Department of Agriculture

Dan Glickman, Secretary

Mission Statement

The mission of the U.S. Department of Agriculture (USDA) is to ensure the well-being of Americans -- with special emphasis on people engaged in commercial agriculture and sensible management of natural resources; families needing nutritional services; consumers dependent on a safe, affordable food supply; and residents of depressed rural areas.

Within its new structure, the Department continues to operate over 200 programs organized into seven mission areas:

Summary Budget Information

FY 1993 (Actual) FY 1996 (Budgeted)
Budget Staff Budget Staff
$67.857 billion 114,420 $54.064 billion 105,452

Reinvention Highlights

USDA, a leader in streamlining the federal government, has undertaken the most massive restructuring in its 134-year history. USDA's dramatic reinvention is helping to make government work better but cost less.

At headquarters and at field locations throughout the country, we are providing better service to our customers -- to the farmers who depend on us for program information; to the families who visit our national forests; to the rural Americans who look to us for help with their housing, their water systems, and even for links to advanced technologies such as the Internet.

As part of this Administration's commitment to providing better customer service, we have reorganized USDA around the seven mission areas listed above. The number of USDA agencies has been reduced from 43 to 30. And we have consolidated our field operations into multi-agency service centers.

These service centers house several USDA agencies under one roof, providing one-stop shopping. Instead of having to travel to many different sites for help, farmers can now go to one centrally located office, making it more convenient for people to participate in USDA farm, rural development, and conservation programs. And if people have a question about farm programs, or rural development, or soil conservation, they call one number, not three different numbers. They talk to one USDA employee, not three or more. We've even changed the way we answer the phone. For example, Susan Stevick of the USDA Service Center in Lyndon, Kansas, answers the phone, "Hello. This is the Osage County Department of Agriculture," and not "the Farm Service Agency," or "the Natural Resources Conservation Agency." She knows that most callers don't care which agency they reach, but they do want USDA to answer their questions and provide the services they need.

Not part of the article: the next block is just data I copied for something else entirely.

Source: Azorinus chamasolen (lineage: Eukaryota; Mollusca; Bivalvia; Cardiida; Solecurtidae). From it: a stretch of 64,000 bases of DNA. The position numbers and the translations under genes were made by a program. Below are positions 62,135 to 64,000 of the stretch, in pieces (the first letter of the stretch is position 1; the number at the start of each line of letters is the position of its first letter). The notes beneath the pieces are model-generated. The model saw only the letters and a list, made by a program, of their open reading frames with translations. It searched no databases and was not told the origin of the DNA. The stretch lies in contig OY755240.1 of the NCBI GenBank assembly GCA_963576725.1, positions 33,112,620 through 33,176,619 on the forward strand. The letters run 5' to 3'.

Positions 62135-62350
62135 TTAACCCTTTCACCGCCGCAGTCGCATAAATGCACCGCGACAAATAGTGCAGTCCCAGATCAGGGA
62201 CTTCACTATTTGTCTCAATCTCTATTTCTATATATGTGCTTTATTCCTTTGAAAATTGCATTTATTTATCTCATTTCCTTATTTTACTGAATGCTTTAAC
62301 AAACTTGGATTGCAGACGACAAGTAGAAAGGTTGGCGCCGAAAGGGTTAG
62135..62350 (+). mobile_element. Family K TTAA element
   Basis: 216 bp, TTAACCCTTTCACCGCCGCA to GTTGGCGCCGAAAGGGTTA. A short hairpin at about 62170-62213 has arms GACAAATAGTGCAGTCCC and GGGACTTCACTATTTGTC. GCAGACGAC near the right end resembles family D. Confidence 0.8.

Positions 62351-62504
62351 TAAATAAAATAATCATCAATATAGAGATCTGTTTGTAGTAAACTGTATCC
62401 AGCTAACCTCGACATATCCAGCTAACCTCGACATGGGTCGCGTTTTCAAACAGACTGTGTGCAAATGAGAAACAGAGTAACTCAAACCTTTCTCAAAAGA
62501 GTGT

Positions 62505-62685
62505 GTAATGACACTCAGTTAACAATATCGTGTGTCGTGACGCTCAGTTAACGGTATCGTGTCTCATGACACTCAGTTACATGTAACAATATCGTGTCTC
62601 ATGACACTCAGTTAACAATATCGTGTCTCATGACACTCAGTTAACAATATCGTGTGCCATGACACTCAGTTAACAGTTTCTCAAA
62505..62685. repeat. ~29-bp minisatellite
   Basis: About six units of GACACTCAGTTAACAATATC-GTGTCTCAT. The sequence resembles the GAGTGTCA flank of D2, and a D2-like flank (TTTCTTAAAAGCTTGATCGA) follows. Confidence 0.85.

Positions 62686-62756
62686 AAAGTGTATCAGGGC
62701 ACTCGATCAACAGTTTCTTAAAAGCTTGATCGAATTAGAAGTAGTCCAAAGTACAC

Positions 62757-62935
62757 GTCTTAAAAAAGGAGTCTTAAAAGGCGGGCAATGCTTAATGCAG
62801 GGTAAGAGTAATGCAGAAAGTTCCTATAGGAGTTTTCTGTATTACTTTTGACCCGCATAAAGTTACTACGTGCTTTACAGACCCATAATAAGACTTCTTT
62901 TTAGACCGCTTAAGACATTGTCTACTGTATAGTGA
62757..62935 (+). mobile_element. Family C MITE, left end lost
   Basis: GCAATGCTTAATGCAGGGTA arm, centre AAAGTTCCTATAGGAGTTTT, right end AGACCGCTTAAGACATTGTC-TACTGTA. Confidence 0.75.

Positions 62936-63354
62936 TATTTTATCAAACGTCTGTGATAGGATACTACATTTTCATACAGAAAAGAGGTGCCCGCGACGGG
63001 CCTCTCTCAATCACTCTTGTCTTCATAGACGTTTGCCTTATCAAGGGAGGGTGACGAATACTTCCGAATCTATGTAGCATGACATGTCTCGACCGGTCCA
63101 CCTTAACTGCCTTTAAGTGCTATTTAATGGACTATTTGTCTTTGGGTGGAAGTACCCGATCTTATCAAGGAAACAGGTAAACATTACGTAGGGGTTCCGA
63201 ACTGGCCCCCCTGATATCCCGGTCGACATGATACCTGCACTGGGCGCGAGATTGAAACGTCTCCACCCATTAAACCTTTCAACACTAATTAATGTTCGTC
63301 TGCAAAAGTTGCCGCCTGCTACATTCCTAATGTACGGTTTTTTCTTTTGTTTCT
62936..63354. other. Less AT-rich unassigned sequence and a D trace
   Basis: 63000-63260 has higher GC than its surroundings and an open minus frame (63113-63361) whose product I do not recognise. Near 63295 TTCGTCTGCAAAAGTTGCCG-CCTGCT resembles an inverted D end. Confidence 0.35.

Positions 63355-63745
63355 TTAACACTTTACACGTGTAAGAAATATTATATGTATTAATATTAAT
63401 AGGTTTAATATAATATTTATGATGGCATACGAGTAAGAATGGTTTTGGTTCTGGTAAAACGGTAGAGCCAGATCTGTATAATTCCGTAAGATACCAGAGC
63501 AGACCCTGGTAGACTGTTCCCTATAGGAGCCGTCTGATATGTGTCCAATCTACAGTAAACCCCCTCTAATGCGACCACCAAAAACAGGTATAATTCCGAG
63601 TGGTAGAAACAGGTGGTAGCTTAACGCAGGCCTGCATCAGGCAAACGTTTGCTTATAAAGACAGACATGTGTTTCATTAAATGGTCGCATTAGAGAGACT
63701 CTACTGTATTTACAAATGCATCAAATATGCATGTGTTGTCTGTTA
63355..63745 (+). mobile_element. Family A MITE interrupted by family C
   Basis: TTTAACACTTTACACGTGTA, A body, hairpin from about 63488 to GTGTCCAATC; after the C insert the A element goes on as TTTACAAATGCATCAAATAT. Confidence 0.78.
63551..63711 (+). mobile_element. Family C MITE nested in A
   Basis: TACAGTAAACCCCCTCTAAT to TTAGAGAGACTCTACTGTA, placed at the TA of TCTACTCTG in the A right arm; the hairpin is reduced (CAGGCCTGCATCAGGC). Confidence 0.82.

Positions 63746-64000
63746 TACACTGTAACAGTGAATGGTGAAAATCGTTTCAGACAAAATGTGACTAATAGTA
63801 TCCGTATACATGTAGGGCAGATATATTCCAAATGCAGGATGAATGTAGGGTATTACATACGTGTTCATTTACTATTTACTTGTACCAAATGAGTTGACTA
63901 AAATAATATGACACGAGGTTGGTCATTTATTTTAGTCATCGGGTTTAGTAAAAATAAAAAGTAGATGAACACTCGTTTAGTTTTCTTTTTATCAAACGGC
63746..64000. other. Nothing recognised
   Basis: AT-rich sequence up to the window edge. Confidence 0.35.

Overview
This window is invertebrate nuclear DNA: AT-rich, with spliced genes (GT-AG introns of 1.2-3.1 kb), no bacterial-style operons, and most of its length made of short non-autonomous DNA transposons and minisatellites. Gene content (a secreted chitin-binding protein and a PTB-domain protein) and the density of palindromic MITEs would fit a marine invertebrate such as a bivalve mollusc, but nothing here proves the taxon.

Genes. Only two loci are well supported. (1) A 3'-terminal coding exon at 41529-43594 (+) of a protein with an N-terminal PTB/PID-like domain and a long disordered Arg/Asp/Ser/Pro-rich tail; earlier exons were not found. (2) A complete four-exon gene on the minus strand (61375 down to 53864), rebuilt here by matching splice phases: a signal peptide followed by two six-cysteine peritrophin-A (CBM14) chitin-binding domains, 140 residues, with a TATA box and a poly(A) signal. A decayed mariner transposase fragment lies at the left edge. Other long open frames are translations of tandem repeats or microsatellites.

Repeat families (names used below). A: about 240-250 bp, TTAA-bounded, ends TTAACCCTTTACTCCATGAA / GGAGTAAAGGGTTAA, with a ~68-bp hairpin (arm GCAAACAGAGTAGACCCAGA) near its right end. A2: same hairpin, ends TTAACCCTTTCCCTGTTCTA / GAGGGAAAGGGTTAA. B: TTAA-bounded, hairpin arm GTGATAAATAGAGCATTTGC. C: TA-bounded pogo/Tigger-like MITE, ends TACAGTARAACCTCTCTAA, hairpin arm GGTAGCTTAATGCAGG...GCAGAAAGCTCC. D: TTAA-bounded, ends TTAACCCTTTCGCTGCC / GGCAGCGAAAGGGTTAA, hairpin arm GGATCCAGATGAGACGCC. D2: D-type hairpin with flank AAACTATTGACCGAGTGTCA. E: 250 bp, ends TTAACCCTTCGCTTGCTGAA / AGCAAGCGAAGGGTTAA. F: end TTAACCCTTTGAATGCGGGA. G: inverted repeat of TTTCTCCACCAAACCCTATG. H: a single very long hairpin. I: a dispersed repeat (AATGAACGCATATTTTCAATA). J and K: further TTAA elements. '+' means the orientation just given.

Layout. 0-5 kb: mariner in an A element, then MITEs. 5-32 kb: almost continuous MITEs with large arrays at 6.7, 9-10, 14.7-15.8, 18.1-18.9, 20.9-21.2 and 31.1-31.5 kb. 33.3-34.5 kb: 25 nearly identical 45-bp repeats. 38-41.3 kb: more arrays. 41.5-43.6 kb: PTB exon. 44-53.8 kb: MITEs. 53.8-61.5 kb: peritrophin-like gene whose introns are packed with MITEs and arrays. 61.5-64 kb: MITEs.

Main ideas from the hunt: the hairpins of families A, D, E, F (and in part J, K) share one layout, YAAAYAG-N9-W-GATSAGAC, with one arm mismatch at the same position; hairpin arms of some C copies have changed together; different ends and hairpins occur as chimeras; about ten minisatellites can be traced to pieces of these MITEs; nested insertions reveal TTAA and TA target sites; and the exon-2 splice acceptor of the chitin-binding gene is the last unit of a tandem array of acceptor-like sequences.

In the field and in Washington, that's what we're doing -- and we're doing it better and at a lower cost to taxpayers. Already, in our creation of one-stop service centers, we have closed or collocated 538 offices in 224 counties.

We have reduced our staff by nearly 10,000 people in the last three years -- ahead of schedule. And the savings resulting from these reductions are ahead of schedule, too -- already more than $900 million. We expect to save about $4.1 billion between 1993 and 1999 as a result of streamlining the Department.

Our field office employees serve America on the front lines. Their positive attitudes about their jobs, about the federal government, and about serving America are contagious. Here are a few examples of USDA individuals and offices that are making government work better and cost less:

Reinventing government is not easy. It involves people. It takes time. But the end result is worthwhile a more responsive, more flexible, and less bureaucratic USDA that better serves the American people. Our top priority is, and will continue to be, customer service. USDA employees are on the front lines where they can deliver information, answer questions, and provide needed services to the American people.


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